Gobbledygeek episode 437, “The Falcon and the Winter Soldier (feat. Michael Holland),” is available for listening or download right here, on Spotify, and on Apple Podcasts.
Paul, Arlo, and returning guest Michael Holland aren’t in Westview anymore. For its second TV series, the Marvel Cinematic Universe returns to more conventional superheroics. The Falcon and the Winter Soldier is the Captain America sequel we’ve been waiting for, filled with stellar action sequences, resonant character work, and a twisty-turny plot. The gang debates how well that last element works, but one thing they can all agree on: director Kari Skogland and head writer Malcolm Spellman do their cast justice, bringing depths to Sam and Bucky we haven’t gotten to see on the big screen. Other topics of discussion include just how relatable the Flag Smashers are, Madripoor’s splashy MCU debut, Sharon Carter’s heel turn, and how Wyatt Russell makes an insufferable character sufferable.
NEXT: he’s not exactly a falcon, but he is a weird little bird-boy. For the first Four-Color Flashback discussing manga, Paul and Arlo take a look at Inio Asano’s Goodnight Punpun: Vol. 1.
Jeremy Renner, Don Cheadle, Robert Downey Jr., Chris Evans, Karen Gillan, Rocket Raccoon, Paul Rudd, and Scarlett Johansson in ‘Avengers: Endgame.’
Gobbledygeek episode 372, “Avengers: Endgame – It’s Been a Long, Long Time (feat. Eric Sipple),” is available for listening or download right here and on iTunes here.
All good things must come to an end. And while the Marvel Cinematic Universe is not one of those things–there’s another one of these bad boys coming out in a few months–Avengers: Endgame does represent the culmination of this first wave/cycle/saga of the MCU. Paul and Arlo are joined by their The Deli Counter of Justice co-creator Eric Sipple to discuss just how in the hell directors Anthony and Joe Russo, screenwriters Christopher Markus and Stephen McFeely, and many many other talented filmmakers pulled off this marvelous feat. Because somehow, some way, Endgame is just about the most satisfying conclusion you could hope for.
Gobbledygeek episode 343, “Avengers: Infinity War – Oh Snap!,” is available for listening or download right here and on iTunes here.
A feat even more miraculous than Paul and Arlo agreeing on the same movie? Successfully juggling a cast of dozens in an interplanetary epic that shakes up the world’s most popular film series. That’s exactly what Joe & Anthony Russo have done with Avengers: Infinity War, a daring space opera that acts as a culmination of a decade’s worth of superheroic blockbusters while taking the Marvel Cinematic Universe in new directions. The boys discuss how (nearly) each character gets their due, why Josh Brolin’s Thanos more than lives up to the hype, and where the MCU goes from here. Plus, Arlo binges the Disney Renaissance and MoviePass takes an unsurprising heel turn.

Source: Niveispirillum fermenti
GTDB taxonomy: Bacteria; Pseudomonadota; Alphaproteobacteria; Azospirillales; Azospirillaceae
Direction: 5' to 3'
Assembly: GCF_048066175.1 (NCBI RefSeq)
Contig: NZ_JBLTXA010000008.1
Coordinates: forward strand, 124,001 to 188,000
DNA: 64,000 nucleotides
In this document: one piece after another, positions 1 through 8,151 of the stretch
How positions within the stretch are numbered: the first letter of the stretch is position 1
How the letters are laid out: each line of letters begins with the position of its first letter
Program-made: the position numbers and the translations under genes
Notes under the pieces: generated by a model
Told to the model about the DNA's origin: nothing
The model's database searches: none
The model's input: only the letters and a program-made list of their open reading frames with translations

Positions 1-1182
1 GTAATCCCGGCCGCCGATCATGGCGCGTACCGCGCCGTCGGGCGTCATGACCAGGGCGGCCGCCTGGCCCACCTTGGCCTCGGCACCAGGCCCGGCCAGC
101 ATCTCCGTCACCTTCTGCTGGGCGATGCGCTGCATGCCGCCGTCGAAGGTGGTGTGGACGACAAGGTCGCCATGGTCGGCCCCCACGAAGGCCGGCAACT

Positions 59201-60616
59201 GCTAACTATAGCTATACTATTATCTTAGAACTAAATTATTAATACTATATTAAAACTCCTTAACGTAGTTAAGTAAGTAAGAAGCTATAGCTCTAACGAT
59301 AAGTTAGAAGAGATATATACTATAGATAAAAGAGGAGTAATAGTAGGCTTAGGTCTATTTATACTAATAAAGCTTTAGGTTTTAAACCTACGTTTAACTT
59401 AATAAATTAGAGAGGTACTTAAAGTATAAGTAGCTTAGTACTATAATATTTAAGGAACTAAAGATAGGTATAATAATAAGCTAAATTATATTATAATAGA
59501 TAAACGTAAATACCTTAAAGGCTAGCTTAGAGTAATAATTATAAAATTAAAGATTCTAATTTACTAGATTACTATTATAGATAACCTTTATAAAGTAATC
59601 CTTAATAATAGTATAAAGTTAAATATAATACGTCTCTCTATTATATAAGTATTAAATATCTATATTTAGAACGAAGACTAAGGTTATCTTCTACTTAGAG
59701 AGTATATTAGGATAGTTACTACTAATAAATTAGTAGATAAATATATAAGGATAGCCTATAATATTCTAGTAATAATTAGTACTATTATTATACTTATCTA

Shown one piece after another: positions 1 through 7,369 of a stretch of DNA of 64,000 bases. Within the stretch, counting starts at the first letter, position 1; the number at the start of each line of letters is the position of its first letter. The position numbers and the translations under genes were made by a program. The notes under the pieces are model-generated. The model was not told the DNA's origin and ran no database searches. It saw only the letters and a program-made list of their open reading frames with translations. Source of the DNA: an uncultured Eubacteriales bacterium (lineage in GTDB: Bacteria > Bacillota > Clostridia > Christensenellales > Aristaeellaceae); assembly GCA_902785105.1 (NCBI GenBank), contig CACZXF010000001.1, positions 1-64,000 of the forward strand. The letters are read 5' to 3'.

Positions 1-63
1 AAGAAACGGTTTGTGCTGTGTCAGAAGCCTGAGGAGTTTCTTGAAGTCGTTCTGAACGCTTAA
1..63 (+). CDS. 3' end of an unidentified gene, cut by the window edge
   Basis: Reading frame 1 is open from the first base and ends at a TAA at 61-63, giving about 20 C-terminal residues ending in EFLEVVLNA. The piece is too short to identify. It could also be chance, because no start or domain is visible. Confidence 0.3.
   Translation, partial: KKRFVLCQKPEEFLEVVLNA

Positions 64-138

Next: this year’s Four-Color Flashback continues as Heather Wiley joins Paul and Arlo to discuss Wonder Woman by George Perez: Vol. 1.
Taken from a short story by Philip K. Dick, The Adjustment Bureau has a great premise: there is a bureaucratic agency governing every decision you make, and if you stray from The Plan, they will step in and adjust your life. What could have been a Truman Show or an Eternal Sunshine instead becomes a mediocre time-waster, as the adjusters’ arbitrary rules and the silly chase scenes get in the way of real chemistry between forbidden lovers Matt Damon and Emily Blunt. It’s a shame to see Anthony Mackie, who was good in The Hurt Locker, turn in a stupefyingly dull performance, but it’s worse to see Richard Slattery, who unloads at least two dozen savagely memorable remarks on each episode of Mad Men, reduced to shouting things like, “Can’t I get a break in this case?!” Under the anonymous, visionless direction of George Nolfi, the film is a cosmic farce as a bunch of old white dudes attempt to cock-block Damon on an epic scale. The spark between Damon and Blunt makes things mildly entertaining. Extras include audio commentary from Nolfi, deleted and extended scenes, and three featurettes.
(Originally reviewed by me, and much more favorably by Paul, in “Secret Origins.”)